AmeriCorps Member Spotlight: Meet Mid-Year AmeriCorps Member Anthony Smith
For City Year “Mid-Year” AmeriCorps members, the City Year experience can be tough. Joining in the middle of the service year doesn’t come without challenges. Students have been in classes for months, other AmeriCorps members have already developed relationships within the schoolhouse, and there are just the normal nerves that come with starting something new.
For Anthony Smith, a Mid-Year AmeriCorps member serving at Grover Washington Middle School, he can identify with it all. Yet, none of the above has stopped him from bringing new and positive energy to his AmeriCorps team and even being acknowledged by a teacher for having made an early impact on students.
How did you find out about City Year?
As a child, I had a City Year team at my school, Thomas M. Peirce School, and that was my earliest memory of the program. But my reintroduction to City Year was when my little brother, who attended Grover Washington Middle School, was selected to be a featured speaker at City Year’s gala in 2017 (Fact checking this with Chelsea). My little brother was considered to be a “bad kid” and this led to him not being able to walk in graduation. That same year, my mother passed away, so honestly, the stage that he was able to step on due to City Year was a big deal and a special moment for us all. Before then, I always thought of City Year as kids with red jackets in schools. Afterward, I realized that they created much more of an impact. They impacted me.
Why did you decide to serve with City Year Philadelphia?
I lost my mother, so I took some time off from school. I just needed an opportunity to get everything back together. My grandmother, who works at the Philadelphia Municipal Services Building, was assisting some volunteers who were doing AmeriCorps work with VISTA. She told me about the general AmeriCorps program and how it gives kids between the ages of 18 and 25 the chance to serve while, in some cases, getting paid. I was interested, but this was during the fall.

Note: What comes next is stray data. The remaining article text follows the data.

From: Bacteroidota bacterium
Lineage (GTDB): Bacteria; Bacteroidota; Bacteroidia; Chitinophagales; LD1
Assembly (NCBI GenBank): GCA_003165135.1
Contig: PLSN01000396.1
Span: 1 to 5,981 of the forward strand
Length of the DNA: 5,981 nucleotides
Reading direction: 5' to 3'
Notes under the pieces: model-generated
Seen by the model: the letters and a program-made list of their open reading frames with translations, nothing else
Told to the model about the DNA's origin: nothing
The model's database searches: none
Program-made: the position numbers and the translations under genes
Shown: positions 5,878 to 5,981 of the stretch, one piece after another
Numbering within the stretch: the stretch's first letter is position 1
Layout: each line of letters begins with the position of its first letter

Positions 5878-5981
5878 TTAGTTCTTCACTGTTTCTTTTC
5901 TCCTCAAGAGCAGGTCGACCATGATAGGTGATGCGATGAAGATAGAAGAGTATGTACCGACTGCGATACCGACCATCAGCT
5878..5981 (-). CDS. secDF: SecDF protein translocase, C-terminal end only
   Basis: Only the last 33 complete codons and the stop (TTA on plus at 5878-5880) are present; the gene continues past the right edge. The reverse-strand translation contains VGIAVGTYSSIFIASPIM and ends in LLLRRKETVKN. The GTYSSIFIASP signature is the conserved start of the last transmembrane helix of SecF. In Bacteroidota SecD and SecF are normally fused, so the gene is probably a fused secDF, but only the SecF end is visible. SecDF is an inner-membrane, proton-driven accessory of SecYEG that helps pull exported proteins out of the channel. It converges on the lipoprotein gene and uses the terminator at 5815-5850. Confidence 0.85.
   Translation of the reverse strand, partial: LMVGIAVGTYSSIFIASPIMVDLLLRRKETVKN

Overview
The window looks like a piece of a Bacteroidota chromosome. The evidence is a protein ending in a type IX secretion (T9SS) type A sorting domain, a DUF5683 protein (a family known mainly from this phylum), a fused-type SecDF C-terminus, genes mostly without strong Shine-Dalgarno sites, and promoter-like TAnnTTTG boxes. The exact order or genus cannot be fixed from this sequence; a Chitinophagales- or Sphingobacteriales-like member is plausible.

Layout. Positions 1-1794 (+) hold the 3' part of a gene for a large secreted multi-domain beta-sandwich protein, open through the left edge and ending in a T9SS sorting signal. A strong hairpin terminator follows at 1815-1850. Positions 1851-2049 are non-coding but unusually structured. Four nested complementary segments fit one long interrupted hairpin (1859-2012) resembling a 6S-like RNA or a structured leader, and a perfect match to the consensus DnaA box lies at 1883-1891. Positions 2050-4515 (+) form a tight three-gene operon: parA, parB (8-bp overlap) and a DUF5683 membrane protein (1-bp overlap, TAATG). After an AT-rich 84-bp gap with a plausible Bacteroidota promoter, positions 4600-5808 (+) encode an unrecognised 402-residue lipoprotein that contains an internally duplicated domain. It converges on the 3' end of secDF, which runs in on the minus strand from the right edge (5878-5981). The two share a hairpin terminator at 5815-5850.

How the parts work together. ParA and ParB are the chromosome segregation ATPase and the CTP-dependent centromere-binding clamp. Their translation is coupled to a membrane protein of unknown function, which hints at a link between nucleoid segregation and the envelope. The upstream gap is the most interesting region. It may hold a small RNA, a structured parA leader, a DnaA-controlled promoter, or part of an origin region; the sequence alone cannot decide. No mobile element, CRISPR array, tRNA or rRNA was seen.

The only program of interest that was taking applications for serving immediately (or soon) was City Year. City Year was taking applications for Mid-Year Corps members and I was very familiar with the program, so I applied. The program intrigued me because it would give me the opportunity to work with kids in a school environment. My goal is to open a school one day and the experience that I am receiving with City Year is needed for me to reach it.
The service year has been going on for over six months now, and you started your service at the midpoint of the year. How have you been able to get acclimated to your team members and students?
Honestly, serving at Grover was the perfect match for me. My little brother and sister went to the school, I used to live in the neighborhood, and I already had pre-established relationships with some of the teachers prior to serving. I never felt like I had to get adjusted to the environment seeing as though I am from it. I come from the same background as some of the students and this allows me to able to relate to situations that they are going through and communicate with them from a place of understanding. In some ways you can say that I came in with an advantage.
There are a bunch of great leaders and great members on my team at Grover, so getting adjusted with this group was not hard at all. It is cool to see how much respect that the students and teachers have for the City Year team at the school. On my first day, I saw students run up to AmeriCorps members with excitement and they were constantly asking me if I was a new corps member. This made it even easier to build trust within the schoolhouse.
What do you believe are some of the pros and challenges of being a mid-year AmeriCorps member?